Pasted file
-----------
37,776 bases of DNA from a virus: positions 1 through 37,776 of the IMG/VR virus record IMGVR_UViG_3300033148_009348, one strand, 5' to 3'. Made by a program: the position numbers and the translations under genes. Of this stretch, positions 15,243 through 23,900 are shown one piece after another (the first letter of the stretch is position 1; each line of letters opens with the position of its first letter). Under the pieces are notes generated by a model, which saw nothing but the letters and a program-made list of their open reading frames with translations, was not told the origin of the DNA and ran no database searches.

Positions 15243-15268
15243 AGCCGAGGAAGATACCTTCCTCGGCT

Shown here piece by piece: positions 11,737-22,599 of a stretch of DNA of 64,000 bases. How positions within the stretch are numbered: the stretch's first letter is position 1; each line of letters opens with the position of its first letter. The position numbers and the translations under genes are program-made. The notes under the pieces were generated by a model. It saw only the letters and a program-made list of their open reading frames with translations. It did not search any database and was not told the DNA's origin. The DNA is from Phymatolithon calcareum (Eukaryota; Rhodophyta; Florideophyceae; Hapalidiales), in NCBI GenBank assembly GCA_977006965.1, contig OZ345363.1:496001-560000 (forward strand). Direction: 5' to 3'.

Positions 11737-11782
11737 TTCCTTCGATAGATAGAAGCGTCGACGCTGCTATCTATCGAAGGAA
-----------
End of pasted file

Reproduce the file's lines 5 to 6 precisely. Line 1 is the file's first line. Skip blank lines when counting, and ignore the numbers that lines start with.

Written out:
Positions 11737-11782
11737 TTCCTTCGATAGATAGAAGCGTCGACGCTGCTATCTATCGAAGGAA